Medicine (MD/DO)
Lipid Metabolism Disorders
Familial Hypercholesterolemia (Type IIa Familial Dyslipidemia)

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Familial Hypercholesterolemia (Type IIa Familial Dyslipidemia)

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Familial Hypercholesterolemia (Type IIa Familial Dyslipidemia)

Emperor Hiker-cholesterol-burger and Darth Burger-disc-lips with a two-tutu offering an A-apple to his son
Carlos Velez
Familial hypercholesterolemia is a common life-threatening genetic condition that causes high cholesterol. Untreated, it leads to early heart attacks and heart disease. Patients with with familial hypercholesterolemia have a high amount of low density lipoprotein (LDL) or “bad cholesterol” due to a mutation in one of the genes that controls the way cholesterol is cleared by the body. As a result, cholesterol accumulates in the bloodstream and can ultimately build up in the walls of the arteries. Cholesterol build up in the artery wall can lead to problems such as heart attacks and strokes in young adults and even children. Familial hypercholesterolemia is inherited and passed down through families. When one individual with this disease is diagnosed, it is important that all family members are screened for familial hypercholesterolemia.
Autosomal Dominant

Familial hypercholesterolemia demonstrates an autosomal dominant inheritance pattern, meaning that on average 50% of children of an affected parent will have the disease passed on to them.

Defective or Absent LDL Receptors
Ladybug-devil guards with Broken and Absent Receptors

Familial hypercholesterolemia patients have defective or absent LDL receptors, which means that they cannot clear LDL from the plasma, causing the LDL levels to rise.

Defective Apolipoprotein B-100 (ApoB-100)
Dizzy Apo-lip-protein trooper with B-bees circling around him while holding 100-dollar-bill

Defects in apolipoprotein B cause defective binding of ApoB-100 with LDL receptors, leading to impairments in LDL catabolism and decreased clearance of circulating LDL.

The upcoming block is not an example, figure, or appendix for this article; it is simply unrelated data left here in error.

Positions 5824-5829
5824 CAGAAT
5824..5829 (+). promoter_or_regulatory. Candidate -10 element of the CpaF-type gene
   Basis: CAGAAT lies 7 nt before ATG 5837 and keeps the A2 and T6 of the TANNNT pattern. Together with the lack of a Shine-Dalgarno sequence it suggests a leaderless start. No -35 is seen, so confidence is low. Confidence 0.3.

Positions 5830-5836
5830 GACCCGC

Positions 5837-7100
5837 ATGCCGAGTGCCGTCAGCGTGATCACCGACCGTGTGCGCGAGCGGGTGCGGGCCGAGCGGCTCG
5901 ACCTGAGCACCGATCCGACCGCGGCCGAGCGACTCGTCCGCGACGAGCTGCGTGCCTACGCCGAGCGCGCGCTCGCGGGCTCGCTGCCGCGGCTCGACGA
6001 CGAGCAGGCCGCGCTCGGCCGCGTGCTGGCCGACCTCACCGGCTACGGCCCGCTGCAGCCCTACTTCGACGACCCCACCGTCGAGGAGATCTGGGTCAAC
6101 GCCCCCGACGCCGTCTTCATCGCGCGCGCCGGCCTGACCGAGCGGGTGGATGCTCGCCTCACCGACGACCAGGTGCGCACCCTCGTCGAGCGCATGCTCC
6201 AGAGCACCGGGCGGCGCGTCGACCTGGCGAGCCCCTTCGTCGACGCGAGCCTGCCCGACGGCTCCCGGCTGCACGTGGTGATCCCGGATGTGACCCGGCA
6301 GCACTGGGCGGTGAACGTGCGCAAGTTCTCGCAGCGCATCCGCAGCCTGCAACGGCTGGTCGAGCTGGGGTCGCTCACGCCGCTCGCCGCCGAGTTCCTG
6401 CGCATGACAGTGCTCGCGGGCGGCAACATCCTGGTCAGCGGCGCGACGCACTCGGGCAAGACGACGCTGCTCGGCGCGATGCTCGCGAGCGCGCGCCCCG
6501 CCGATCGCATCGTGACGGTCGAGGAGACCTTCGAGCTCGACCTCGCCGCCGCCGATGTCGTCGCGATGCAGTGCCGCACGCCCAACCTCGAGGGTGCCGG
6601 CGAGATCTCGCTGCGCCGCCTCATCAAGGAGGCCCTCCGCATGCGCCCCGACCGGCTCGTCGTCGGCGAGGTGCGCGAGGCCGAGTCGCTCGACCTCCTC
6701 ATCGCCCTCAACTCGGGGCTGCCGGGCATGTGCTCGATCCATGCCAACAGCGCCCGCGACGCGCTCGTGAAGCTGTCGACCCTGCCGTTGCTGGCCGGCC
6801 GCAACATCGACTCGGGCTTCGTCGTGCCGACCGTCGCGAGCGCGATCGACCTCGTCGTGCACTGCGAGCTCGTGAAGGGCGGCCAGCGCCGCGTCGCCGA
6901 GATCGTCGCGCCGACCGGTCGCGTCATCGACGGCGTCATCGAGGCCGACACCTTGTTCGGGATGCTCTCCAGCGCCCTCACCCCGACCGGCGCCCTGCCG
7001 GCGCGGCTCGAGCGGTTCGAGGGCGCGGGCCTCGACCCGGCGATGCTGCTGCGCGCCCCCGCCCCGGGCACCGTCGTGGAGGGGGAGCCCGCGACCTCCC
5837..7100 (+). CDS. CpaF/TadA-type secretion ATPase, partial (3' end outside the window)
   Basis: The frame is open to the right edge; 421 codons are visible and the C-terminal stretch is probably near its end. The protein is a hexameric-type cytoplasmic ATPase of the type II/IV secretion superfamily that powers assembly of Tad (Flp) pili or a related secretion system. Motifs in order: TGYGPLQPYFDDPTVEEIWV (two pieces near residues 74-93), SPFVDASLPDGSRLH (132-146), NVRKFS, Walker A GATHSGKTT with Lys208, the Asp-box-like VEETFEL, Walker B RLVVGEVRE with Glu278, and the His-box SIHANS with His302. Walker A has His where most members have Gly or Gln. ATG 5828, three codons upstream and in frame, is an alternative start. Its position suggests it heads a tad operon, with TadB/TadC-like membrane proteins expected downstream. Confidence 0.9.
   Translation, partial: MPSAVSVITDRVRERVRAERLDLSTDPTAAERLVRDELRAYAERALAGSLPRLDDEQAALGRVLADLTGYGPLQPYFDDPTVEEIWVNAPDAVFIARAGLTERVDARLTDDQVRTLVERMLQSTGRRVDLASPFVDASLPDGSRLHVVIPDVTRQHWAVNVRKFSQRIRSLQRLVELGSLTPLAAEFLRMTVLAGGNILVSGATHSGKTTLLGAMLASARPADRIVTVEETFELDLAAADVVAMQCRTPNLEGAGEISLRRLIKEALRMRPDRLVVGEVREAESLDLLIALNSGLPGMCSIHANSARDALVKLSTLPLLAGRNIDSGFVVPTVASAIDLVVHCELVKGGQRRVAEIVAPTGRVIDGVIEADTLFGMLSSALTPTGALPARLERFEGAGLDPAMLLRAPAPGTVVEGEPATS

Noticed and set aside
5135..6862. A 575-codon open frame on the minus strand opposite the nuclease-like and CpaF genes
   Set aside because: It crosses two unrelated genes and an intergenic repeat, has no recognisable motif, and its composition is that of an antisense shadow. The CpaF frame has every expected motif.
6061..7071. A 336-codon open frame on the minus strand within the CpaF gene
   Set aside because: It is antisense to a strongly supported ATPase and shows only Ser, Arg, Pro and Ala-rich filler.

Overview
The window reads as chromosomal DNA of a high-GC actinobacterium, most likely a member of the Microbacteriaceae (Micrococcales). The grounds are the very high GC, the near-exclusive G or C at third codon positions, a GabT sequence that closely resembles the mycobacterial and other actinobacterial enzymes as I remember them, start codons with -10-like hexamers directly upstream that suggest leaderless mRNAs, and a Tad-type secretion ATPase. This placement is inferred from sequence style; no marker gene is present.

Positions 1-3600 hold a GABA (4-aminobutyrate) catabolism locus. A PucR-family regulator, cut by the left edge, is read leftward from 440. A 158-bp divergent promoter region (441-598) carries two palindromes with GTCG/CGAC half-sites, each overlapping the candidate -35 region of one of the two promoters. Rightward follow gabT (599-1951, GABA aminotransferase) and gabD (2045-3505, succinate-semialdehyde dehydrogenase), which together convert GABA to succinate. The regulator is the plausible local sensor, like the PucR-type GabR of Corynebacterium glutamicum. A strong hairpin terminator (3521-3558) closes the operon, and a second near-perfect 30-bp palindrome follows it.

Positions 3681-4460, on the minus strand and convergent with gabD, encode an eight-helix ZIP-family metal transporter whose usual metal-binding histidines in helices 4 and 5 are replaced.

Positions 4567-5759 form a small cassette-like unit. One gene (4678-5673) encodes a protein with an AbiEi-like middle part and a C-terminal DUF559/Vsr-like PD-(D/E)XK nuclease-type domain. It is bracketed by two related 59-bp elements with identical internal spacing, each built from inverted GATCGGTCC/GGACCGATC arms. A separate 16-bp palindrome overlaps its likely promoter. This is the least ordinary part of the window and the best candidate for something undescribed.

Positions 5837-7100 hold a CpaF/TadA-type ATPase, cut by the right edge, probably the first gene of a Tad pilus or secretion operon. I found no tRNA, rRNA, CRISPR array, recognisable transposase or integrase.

Increased LDL
Up-arrow Ladybug-devil guard

Gene mutations make it impossible for patients with Familial Hypercholesterolemia to remove excess low-density lipoproteins (LDL), from the blood stream. LDL delivers hepatic cholesterol to peripheral tissues. LDL is considered as "bad cholesterol" because, over time, the elevated blood cholesterol will lead to blockages in the arteries of the heart and/or brain. The longer a person experiences high LDL, the higher the risk for heart attacks or stroke related to these blockages.

Decreased HDL
Down-arrow Halo-dog-angel

High-density lipoprotein (HDL) transports cholesterol from peripheral tissues back to the liver. It is known as “good cholesterol” because it removes excess cholesterol from the blood. In this disease, HDL levels are decreased.

Type IIb also has Increased VLDL
Luke-hamburger with two-tutu and B-bee on shoulder and Up-arrow Veiled-Ladybug-devil guard

The main difference between types IIa and IIb of Familial Hypercholesterolemia is that in type IIb there can also be an increase in VLDL.

Accelerated Atherosclerosis
Clogged-artery-guy running fast

Accelerated atheroscleros is caused by very high levels of LDL. Patients with familial hypercholesterolemia may have a myocardial infarction (MI) before age 20.

Achilles Tendon Xanthomas
Achilles-trooper-tendon and Zen-master Jedi

Achilles tendon xanthomas are painless soft tissue masses occurring most commonly at the distal one-third of the tendon and are usually bilateral and symmetrical. It is characterized by localized accumulation of lipid-laden macrophages, inflammatory cells and giant cells secondary to cholesterol deposition in tissue.

Zen-master Jedi with llama

Xanthelasma (also known as xanthelasma palpebra) is a well-circumscribed flat or slightly elevated yellowish growth that typically occurs on or around the eyelids. It is made up of cholesterol deposits that accumulate underneath the skin.

Corneal Arcus
Corn-arch around eye window

Arcus is a deposition of lipid in the peripheral corneal stroma. It starts at the inferior and superior poles of the cornea and in the late stages encircles the entire circumference. Corneal arcus is sometimes indicative of a high LDL with elevated serum cholesterol, especially in patients under 40 years of age. It can be a prognostic factor for coronary artery disease in this age group.


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